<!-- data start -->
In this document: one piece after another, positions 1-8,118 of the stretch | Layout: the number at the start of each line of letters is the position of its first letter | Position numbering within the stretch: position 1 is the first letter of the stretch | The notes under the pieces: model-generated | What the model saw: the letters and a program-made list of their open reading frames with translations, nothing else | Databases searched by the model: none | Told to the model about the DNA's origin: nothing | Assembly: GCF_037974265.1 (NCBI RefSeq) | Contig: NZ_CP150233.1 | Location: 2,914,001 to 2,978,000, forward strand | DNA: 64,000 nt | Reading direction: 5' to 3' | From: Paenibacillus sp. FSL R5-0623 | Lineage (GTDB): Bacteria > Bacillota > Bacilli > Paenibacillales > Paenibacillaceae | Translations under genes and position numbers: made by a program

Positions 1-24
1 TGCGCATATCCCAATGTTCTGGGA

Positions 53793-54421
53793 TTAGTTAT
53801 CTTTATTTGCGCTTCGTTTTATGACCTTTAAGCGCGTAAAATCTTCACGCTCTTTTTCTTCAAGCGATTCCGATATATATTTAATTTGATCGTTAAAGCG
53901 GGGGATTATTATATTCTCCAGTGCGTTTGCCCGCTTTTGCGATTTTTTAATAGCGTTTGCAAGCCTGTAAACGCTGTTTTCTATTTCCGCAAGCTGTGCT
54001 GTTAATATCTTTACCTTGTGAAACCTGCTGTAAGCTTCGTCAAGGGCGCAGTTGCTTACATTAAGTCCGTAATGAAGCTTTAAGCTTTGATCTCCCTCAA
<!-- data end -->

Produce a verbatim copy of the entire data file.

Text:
In this document: one piece after another, positions 1-8,118 of the stretch | Layout: the number at the start of each line of letters is the position of its first letter | Position numbering within the stretch: position 1 is the first letter of the stretch | The notes under the pieces: model-generated | What the model saw: the letters and a program-made list of their open reading frames with translations, nothing else | Databases searched by the model: none | Told to the model about the DNA's origin: nothing | Assembly: GCF_037974265.1 (NCBI RefSeq) | Contig: NZ_CP150233.1 | Location: 2,914,001 to 2,978,000, forward strand | DNA: 64,000 nt | Reading direction: 5' to 3' | From: Paenibacillus sp. FSL R5-0623 | Lineage (GTDB): Bacteria > Bacillota > Bacilli > Paenibacillales > Paenibacillaceae | Translations under genes and position numbers: made by a program

Positions 1-24
1 TGCGCATATCCCAATGTTCTGGGA

Positions 53793-54421
53793 TTAGTTAT
53801 CTTTATTTGCGCTTCGTTTTATGACCTTTAAGCGCGTAAAATCTTCACGCTCTTTTTCTTCAAGCGATTCCGATATATATTTAATTTGATCGTTAAAGCG
53901 GGGGATTATTATATTCTCCAGTGCGTTTGCCCGCTTTTGCGATTTTTTAATAGCGTTTGCAAGCCTGTAAACGCTGTTTTCTATTTCCGCAAGCTGTGCT
54001 GTTAATATCTTTACCTTGTGAAACCTGCTGTAAGCTTCGTCAAGGGCGCAGTTGCTTACATTAAGTCCGTAATGAAGCTTTAAGCTTTGATCTCCCTCAA